Little Bit of Linda Book's Philosophy about Kids' Music
It would be
easier to let you know what I write and sing about, of course, if you were sitting
in the audience of a show of mine. If you could be there, here's what you'd find.
My music supports
my basic philosophy: I think that children are growing up too fast, and my songs
let them dwell in the world where children are most comfortable and let them be
kids for a bit longer.
side of it, as I am told by many of you, is that my songs truly remind adults
of what it was to be a child, to take them back to their own childhood and experience
it again. That re-experiencing seems to warm the heart and, for a little while,
it quiets the noisy insistence of modern life.
I grew up in a household where music was ever-present. We always had a piano that
my mother played. I began to play around on the piano when I was about 8.
My mother just
let me pick out songs by ear and in a while I was playing with both right and
left hands, with very questionable technique, I am sure.
sang a lot. We sang when my mother played piano. We sang at Christmas time when
the whole family was around. We sang in the car on road trips.
don't remember anyone not singing for fear of not sounding good, which brings
me to a very important point.
Say, "But I Can't Sing"
I hear parents and teachers say that they never sing because someone told them
early on that they could not sing. I always feel very disheartened about those
early experiences. Everyone should sing, regardless of voice.
have become so accustomed to being passive with regard to music--to just listening
to it, to watching music videos, to listening to the "experts" sing--that we have
lost the fundamental joy of joining our own voice with others in song. It is one
of the community experiences that we are in danger of losing.
Music for Babies
adults seem eager to enroll children as young as 18 months (children that I refer
to as BABIES) in music CLASSES. In my opinion, it is like trying to teach a dog
to pronounce vowels. It's frustrating for the teacher, and the dog doesn't like
it that much either.
of 18 months learn from emulating what happens in the most important environment
in their lives (and the primary one that they really pay attention to)--the home.
you like music, your child will like music. You are the love object. You are the
one who matters most deeply to your baby.
lullabies when you rock your child to sleep in the rocking chair. Have a waking
up song. Have riding in the car cassettes. Sing along. Be playful.
True Story from My Experience
was a family with three children who regularly attended all my concerts near their
home. They would drive as much as an hour to a show, and I came to know them from
their smiling faces in the crowd -- the older ones singing along, the littlest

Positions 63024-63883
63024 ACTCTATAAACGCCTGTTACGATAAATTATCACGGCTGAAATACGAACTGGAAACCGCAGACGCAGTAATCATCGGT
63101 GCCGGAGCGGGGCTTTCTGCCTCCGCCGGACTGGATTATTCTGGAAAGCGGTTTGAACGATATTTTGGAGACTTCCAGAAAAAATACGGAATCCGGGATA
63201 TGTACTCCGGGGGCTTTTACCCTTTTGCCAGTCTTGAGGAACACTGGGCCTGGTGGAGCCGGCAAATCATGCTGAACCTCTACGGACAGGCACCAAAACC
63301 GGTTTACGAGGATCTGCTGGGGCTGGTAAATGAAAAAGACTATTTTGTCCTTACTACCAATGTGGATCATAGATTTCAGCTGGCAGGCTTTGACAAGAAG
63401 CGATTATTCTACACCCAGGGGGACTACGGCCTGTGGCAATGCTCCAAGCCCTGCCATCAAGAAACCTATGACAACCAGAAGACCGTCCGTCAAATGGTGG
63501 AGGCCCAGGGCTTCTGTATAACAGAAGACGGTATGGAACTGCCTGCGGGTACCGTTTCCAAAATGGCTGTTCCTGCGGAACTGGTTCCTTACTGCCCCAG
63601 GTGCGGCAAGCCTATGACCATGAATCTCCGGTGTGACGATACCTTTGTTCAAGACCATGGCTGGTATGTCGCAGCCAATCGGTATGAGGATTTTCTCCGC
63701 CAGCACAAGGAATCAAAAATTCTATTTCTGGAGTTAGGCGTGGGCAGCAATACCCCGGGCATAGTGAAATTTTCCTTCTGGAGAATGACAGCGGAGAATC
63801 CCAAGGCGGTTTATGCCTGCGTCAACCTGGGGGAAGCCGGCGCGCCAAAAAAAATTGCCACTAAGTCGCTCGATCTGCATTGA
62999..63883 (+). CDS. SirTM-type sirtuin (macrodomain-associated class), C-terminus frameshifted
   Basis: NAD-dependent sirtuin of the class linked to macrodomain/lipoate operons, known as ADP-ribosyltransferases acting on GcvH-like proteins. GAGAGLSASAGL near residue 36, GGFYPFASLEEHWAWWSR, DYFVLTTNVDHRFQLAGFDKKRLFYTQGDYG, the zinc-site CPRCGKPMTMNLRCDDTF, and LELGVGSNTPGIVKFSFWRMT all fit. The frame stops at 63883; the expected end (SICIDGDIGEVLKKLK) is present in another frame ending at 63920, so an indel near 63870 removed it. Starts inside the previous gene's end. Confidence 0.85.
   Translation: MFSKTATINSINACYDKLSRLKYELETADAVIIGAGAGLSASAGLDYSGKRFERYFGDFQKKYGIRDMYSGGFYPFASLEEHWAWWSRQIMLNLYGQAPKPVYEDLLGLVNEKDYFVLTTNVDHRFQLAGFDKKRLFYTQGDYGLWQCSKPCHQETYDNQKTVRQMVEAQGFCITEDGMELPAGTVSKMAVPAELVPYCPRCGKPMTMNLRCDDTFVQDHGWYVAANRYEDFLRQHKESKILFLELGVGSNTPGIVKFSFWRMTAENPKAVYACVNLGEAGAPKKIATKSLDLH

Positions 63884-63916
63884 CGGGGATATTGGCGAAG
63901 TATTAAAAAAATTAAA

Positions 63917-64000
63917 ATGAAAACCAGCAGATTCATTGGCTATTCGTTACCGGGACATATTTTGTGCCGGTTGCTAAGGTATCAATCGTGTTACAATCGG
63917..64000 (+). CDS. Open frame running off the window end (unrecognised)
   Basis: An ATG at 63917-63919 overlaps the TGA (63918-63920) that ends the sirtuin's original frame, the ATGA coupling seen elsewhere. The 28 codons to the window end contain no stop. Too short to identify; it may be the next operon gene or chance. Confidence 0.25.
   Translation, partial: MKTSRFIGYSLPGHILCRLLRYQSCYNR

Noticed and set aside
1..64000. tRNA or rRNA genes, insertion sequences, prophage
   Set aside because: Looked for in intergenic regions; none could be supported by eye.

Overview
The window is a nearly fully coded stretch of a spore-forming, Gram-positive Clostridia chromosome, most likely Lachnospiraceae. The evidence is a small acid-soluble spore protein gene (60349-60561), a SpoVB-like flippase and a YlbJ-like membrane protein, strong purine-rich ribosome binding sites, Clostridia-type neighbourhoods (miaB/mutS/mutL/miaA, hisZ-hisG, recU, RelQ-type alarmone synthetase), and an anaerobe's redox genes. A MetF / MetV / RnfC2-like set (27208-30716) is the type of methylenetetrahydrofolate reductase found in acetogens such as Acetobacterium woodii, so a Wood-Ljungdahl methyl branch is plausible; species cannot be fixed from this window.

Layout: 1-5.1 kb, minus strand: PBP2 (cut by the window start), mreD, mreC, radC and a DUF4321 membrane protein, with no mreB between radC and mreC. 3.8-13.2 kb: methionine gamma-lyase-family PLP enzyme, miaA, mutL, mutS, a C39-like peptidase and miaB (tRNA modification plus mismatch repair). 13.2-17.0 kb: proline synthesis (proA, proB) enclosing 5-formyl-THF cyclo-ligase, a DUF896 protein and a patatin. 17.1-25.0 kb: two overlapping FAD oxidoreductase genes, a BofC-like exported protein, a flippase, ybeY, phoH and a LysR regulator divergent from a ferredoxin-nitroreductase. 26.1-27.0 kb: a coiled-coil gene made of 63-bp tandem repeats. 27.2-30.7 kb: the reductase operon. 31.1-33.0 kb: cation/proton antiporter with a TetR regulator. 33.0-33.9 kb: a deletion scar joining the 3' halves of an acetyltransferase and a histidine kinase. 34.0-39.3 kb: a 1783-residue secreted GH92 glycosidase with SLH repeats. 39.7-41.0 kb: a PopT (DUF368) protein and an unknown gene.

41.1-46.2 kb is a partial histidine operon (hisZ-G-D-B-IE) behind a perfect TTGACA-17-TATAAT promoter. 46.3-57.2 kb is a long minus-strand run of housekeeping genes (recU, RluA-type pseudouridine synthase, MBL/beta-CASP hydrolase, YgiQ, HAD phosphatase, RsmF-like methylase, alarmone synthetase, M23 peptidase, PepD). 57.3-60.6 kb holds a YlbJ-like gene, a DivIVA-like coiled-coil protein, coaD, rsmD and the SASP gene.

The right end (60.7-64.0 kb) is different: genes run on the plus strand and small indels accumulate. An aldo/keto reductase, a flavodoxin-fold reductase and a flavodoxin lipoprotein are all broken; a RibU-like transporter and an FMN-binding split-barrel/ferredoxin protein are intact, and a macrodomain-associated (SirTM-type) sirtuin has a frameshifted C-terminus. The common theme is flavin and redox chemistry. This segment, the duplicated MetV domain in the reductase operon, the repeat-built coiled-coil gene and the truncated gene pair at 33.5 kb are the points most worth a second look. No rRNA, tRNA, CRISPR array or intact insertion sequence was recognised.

guy, about six month's propped on mom's lap, clapping or swaying.
the youngest was 22 months old, I had a call from the mother. I was surprised
to hear from her.
said, "Linda, I am so frustrated. Timothy loves your songs. He is just starting
to talk, and he sings them in the car, or at home with me when we are there. He
seems to love all music."
said, "That's great."
went on. "Yes, well I decided to enroll him in a music class twice a week. Well,
we go there, and he never pays attention. He gets kind of cross or 'hyper' and
doesn't pay attention at all."
replied very slowly. "Kathy, he's a BABY. He doesn't need music classes to love
music. He has got his entire life to learn music in a formal setting. What he
needs to learn now is what it means to be a part of your family, and the essential
ingredient of music for him now is that his family loves music and sings and has
are tending to rely on all sorts of other people to be the early socializing agents
for our children, but it doesn't work. Why should a toddler try to please another
adult, when developmentally he or she is geared to pleasing a parent. It is the
parent who is the loved one, not the music teacher.
said that she would pull him out of the music class, but also said that he loved
to do somersaults on the floor, so maybe she would use the money to enroll him
heart was so heavy that it felt like lead.
here is some advice to you, from me, a purveyor of music for your children: Buy
music that both of you like, so you listen to it together, and sing the songs
don't really believe in songs for adults as being separate from songs for children.
Good music is good music. Memorable lyrics are memorable lyrics.
that touch the heart, that are childlike without being childish, lift the human
deeply, sing heartily, laugh boldly, cry tenderly--it's what makes us human!
to Linda's albums